US 20040073693 A1
A fast access storage device, e.g., a disc, stores initial portions of many movies. A tape library stores many tapes, for the remainder of each movie. A controller controls drives for the disc and tape so the remainder of a particular movie is read from the tape after the initial portion of a particular movie is read from the disc so a viewer is unable to perceive that the movie is recorded on the disc and tape and can start watching the movie sooner than if the movie were recorded only on a tape.
1. A method of playing a rich media file, wherein a first part of said file is on a fast access memory device and a second part of said file is on a slow access memory device;
the method comprising:
readying said slow access memory device for playing;
playing an output derived from said first part from said fast access memory device while said slow access memory device is readied for playing;
playing an output derived from said second part from said slow access memory device; and
synchronizing said playing of said outputs derived from said first part and said second part so said outputs derived from said first and said second parts play contiguously.
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17. A media playing device for playing a media product file, said device comprising a fast access memory device, a slow access memory device, a control processor, and an output line adapted to output a media datastream; said fast access memory being capable of storing data representative of an initial portion of said media product file and said slow access memory device being capable of reading data from a slow access medium including data representative of at least a later portion of said media product file; said control processor being arranged, upon receiving a request for playing of said media product file, for playing data from said fast access memory over said output line and for preparing said slow access medium for reading said later portion of said media product file from said slow access drive mechanism, while said initial portion is being read, and to switch data that is output on said output line from originating from said fast access memory device to originating from said slow access memory device.
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30. A machine readable data carrier which, when operational in a control processor for controlling data coupled to an output line of a media playing device having a slow access memory and a fast access memory each accessing a respective media product data file, the data carrier storing signals causing said output line to be responsive to output signals from said fast access memory at a first time and to be responsive to output signals from said slow access memory at a time subsequent to the first time.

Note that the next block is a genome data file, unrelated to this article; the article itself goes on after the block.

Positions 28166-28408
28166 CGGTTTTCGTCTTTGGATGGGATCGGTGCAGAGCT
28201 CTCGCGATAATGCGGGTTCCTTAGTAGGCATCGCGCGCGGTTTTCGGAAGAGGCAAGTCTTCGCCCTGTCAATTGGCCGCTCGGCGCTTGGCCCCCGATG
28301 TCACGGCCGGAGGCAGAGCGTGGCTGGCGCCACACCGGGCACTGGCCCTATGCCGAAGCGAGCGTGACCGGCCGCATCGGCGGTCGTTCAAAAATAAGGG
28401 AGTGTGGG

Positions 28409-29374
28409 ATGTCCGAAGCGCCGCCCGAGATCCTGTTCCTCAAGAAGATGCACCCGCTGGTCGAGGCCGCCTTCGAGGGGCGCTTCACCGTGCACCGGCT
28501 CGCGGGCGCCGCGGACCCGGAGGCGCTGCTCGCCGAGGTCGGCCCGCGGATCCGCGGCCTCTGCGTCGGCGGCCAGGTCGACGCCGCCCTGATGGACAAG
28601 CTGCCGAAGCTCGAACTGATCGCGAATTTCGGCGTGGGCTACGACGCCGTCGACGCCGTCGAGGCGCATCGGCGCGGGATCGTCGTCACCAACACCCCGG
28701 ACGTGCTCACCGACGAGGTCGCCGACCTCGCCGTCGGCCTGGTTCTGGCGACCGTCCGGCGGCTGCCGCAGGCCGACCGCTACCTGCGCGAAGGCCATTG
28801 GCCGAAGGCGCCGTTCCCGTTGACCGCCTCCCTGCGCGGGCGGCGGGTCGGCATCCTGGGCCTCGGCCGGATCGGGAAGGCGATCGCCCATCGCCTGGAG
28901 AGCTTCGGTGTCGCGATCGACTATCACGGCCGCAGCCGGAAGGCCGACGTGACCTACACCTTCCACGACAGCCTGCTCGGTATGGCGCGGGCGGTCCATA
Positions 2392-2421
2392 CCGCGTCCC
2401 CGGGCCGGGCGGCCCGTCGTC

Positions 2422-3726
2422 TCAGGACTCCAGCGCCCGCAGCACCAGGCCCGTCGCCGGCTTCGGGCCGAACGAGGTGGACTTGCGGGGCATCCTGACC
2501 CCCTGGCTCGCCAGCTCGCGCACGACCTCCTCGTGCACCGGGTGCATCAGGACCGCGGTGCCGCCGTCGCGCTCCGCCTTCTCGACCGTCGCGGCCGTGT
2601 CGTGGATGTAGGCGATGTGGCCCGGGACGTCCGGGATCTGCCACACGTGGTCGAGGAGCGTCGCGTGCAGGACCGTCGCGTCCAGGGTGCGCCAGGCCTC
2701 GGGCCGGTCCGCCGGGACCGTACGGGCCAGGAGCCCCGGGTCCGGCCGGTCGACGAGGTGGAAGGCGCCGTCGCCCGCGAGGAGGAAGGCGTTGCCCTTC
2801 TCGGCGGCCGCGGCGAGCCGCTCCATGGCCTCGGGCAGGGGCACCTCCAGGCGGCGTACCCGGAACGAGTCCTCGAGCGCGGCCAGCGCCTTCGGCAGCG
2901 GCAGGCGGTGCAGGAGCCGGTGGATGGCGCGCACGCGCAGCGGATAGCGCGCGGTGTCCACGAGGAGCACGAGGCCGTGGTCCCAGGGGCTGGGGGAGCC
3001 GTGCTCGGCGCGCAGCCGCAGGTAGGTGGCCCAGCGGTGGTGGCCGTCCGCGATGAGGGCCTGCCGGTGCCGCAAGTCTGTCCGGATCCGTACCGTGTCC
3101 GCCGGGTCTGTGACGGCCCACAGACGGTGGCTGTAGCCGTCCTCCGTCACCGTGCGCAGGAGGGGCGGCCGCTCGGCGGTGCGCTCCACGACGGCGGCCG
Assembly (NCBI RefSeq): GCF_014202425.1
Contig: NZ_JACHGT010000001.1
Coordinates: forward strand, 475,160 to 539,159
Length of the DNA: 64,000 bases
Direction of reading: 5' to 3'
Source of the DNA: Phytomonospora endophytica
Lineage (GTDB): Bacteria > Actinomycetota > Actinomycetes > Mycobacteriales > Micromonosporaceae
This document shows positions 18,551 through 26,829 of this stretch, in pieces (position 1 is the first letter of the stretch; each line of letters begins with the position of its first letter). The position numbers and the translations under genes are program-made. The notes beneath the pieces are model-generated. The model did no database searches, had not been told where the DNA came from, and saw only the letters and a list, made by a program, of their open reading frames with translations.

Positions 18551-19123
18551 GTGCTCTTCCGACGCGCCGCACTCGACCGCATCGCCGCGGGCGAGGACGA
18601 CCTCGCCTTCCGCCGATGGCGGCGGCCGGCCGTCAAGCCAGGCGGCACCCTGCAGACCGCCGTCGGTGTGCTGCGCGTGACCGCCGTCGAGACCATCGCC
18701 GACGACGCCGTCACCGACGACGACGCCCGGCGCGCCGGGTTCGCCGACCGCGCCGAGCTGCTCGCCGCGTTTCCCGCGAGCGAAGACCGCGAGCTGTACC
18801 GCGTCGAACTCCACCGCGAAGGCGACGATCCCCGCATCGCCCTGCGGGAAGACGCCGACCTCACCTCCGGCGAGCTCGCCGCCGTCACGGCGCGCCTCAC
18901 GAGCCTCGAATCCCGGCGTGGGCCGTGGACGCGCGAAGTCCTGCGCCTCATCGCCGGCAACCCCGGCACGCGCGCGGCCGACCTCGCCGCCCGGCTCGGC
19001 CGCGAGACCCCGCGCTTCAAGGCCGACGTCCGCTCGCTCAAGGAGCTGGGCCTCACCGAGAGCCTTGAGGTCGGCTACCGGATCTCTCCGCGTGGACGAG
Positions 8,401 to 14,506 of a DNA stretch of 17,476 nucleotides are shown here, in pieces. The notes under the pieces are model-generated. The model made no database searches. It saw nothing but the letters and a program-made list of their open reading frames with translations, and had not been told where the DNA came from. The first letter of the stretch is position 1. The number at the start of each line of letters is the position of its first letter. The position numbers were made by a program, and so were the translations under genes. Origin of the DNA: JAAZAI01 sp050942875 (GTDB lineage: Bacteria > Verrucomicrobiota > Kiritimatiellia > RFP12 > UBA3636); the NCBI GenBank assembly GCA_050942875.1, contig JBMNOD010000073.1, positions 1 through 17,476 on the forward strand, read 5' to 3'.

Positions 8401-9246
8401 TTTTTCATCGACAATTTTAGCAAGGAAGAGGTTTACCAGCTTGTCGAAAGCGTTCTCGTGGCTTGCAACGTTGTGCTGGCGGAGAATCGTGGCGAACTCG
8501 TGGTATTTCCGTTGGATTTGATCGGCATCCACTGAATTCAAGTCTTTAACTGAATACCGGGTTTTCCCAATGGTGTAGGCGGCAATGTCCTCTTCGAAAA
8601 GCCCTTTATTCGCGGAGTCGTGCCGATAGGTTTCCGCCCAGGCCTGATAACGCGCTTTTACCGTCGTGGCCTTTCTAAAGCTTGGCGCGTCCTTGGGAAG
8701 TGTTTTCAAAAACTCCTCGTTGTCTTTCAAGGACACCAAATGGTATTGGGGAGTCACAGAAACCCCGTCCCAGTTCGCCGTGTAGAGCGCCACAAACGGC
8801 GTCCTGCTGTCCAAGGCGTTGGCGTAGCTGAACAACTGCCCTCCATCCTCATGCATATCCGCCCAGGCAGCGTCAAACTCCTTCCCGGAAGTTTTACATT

31. A rich media file output device comprising an output line and a controller, said controller being arranged for (a) accessing a slow access medium datastream output of a slow access memory device, (b) accessing a fast access memory datastream of a fast access memory device, (c) synchronizing said slow access memory device datastream originating from said slow access memory device with said fast access datastream originating from said fast access memory device, and (d) switching data that is fed to said output line from being the fast access datastream to the slow access datastream with substantially no viewer or listener perceivable interruption or discontinuity in datastream output via said output line.
32. A rich media file output apparatus comprising a control processor, a fast access memory reader, a slow access memory reader, a plurality of fast access data files which are readable by said fast access memory reader, and a plurality of slow access media which are readable by said slow access memory reader and are in a library, the arrangement being such that in use when a request is received for a selected rich media file to be played said control processor is capable of (a) locating a corresponding selected fast access data file, said fast access data file comprising an initial portion of said selected rich media file, (b) arranging for said fast access data file to be read by said fast access memory reader and to be played out of said apparatus, (c) causing an appropriate slow access medium to be located in said library, said slow access medium comprising data which are representative of a subsequent portion of said selected rich media file sequentially later than said initial portion of said fast access data file, (d) causing said located tape to be loaded into said tape drive and played, (e) synchronizing signals derived from said fast access memory reader with signals derived from said slow access memory device and (f) changing what is played out of said apparatus from being from said fast access memory reader to being from said slow access memory device.